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The latest film in the Star Wars saga is now at multiplexes nationwide, taking moviegoers back to that far, far away galaxy for a fresh dose of epic space battles between cloned soldiers and robotic armies.
The world’s major auto companies have yet to bring an electric vehicle (EV) to market and keep it there for long. Some drivers, however, taunted by stratospheric gasoline prices, have taken matters into their own hands.
Many researchers were none too happy when the International Astronomical Union (IAU) voted in 2006 to cast Pluto out from among the planets, demoting it along with similar bodies in the solar system to the status of mere dwarf planets.
A press conference in Palo Alto, Calif. tomorrow is planned to showcase yesterday's bold claim that the remains of a Sasquatch, or bigfoot, have been found in northern Georgia.
The annual Defcon computer security conference might be relabeled as the Woodstock of corporate paranoia.
It seems like almost every year one or more academic researchers gets in trouble with the law for presenting a paper that corporations contend will result in security breaches that will bring on Armageddon.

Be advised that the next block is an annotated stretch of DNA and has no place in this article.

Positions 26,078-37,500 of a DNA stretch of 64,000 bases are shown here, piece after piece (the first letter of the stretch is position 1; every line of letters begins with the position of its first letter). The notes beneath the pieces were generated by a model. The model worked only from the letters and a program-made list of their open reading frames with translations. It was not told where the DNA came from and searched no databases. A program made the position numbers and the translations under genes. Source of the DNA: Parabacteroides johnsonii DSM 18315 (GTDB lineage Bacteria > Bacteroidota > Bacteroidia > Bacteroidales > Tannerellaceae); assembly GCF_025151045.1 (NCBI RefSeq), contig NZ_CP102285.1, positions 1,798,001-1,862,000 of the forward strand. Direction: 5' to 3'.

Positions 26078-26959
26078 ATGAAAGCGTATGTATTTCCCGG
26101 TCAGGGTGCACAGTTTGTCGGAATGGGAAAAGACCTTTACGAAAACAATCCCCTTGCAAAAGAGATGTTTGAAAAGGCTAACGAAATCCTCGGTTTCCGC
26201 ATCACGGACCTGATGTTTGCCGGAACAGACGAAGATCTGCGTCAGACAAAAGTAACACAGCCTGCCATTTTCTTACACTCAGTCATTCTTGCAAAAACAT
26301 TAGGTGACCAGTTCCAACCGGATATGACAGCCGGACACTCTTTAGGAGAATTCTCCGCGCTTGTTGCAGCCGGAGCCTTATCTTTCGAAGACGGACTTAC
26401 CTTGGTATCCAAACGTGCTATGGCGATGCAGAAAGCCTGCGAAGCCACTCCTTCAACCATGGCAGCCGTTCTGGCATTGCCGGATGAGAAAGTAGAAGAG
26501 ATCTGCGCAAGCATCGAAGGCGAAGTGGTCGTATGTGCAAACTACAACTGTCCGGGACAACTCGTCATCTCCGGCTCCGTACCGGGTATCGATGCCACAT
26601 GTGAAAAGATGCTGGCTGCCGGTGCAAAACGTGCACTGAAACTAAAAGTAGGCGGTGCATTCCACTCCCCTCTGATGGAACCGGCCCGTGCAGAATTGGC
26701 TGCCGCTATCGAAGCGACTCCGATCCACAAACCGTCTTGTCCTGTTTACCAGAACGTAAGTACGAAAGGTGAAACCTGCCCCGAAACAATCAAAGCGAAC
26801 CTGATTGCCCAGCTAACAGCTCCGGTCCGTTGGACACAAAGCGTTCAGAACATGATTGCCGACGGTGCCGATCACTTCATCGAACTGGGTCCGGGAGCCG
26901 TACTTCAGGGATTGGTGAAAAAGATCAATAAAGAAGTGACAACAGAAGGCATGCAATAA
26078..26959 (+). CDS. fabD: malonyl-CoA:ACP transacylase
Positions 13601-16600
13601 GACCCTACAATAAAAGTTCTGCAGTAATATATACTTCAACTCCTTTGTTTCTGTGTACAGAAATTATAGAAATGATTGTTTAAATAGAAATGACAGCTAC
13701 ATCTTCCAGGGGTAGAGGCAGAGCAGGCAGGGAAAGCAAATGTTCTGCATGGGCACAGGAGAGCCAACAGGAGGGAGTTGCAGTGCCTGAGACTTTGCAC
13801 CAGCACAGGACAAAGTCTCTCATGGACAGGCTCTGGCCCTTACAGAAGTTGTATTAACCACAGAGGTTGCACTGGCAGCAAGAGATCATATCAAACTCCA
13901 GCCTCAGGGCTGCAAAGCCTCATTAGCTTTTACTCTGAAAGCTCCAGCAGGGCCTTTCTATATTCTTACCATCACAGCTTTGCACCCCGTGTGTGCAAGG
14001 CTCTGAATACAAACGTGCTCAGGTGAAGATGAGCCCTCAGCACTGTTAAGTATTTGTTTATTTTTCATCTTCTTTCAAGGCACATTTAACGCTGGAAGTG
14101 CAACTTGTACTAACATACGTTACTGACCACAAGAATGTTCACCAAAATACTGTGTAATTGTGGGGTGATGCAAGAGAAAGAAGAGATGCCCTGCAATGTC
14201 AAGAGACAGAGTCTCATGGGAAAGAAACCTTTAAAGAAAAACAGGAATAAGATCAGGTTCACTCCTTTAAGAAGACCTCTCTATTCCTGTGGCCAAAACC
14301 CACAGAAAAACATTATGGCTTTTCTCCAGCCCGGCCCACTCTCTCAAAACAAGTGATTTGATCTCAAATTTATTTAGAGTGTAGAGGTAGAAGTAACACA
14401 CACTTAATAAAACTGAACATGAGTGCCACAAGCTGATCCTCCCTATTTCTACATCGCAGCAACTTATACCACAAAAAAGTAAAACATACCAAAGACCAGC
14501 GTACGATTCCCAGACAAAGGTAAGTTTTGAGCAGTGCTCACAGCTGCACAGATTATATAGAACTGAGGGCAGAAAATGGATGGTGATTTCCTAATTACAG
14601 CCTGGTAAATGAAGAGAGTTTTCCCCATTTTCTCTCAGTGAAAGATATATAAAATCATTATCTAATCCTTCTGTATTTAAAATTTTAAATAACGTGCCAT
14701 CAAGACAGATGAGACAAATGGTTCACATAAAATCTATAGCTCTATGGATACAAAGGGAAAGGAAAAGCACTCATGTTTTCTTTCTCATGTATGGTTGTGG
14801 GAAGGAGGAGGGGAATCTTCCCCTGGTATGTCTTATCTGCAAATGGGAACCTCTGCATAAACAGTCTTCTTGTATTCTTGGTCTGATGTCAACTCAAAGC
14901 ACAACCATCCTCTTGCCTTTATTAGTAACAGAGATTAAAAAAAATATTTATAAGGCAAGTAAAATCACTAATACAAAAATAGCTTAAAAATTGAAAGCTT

Concrete and steel are the materials of choice when building buildings and vehicles that will protect soldiers from enemy fire. But a group of Norwegian researchers are testing another option: lightweight aluminum panels that can be filled with densely packed dirt, gravel, sand or any other nearby substance to provide protection without adding a lot of weight to a military's vehicles or structures, according to a recent report in the Norwegian research magazine Gemini .
No matter how many times researchers try, there's just no getting around the weirdness of quantum mechanics.
In the latest attempt, researchers at the University of Geneva in Switzerland tried to determine whether entanglement—the fact that measuring a property of one particle instantly determines the property of another—is actually transmitted by some wave-like signal that's fast but not infinitely fast.
Here’s a story that’s leaving a pretty big footprint on the Web: Two people claim to have bagged bigfoot in northern Georgia (the U.S. state, not the at-war Central Asian country).
Traveling all the way from its point of origin in Puerto Rico, the chupacabra (literally "goat sucker") has now popped up in the Texas town of Cuero.
It seems the pilot of a Titan Tornado (their site was down as of late this afternoon) ultralight aircraft—a single-seat, homebuilt hot-rod capable of hitting 90 mph—had some trouble on Tuesday morning when cruising over San Bernardino County’s Mojave Valley, which straddles the California-Arizona border.
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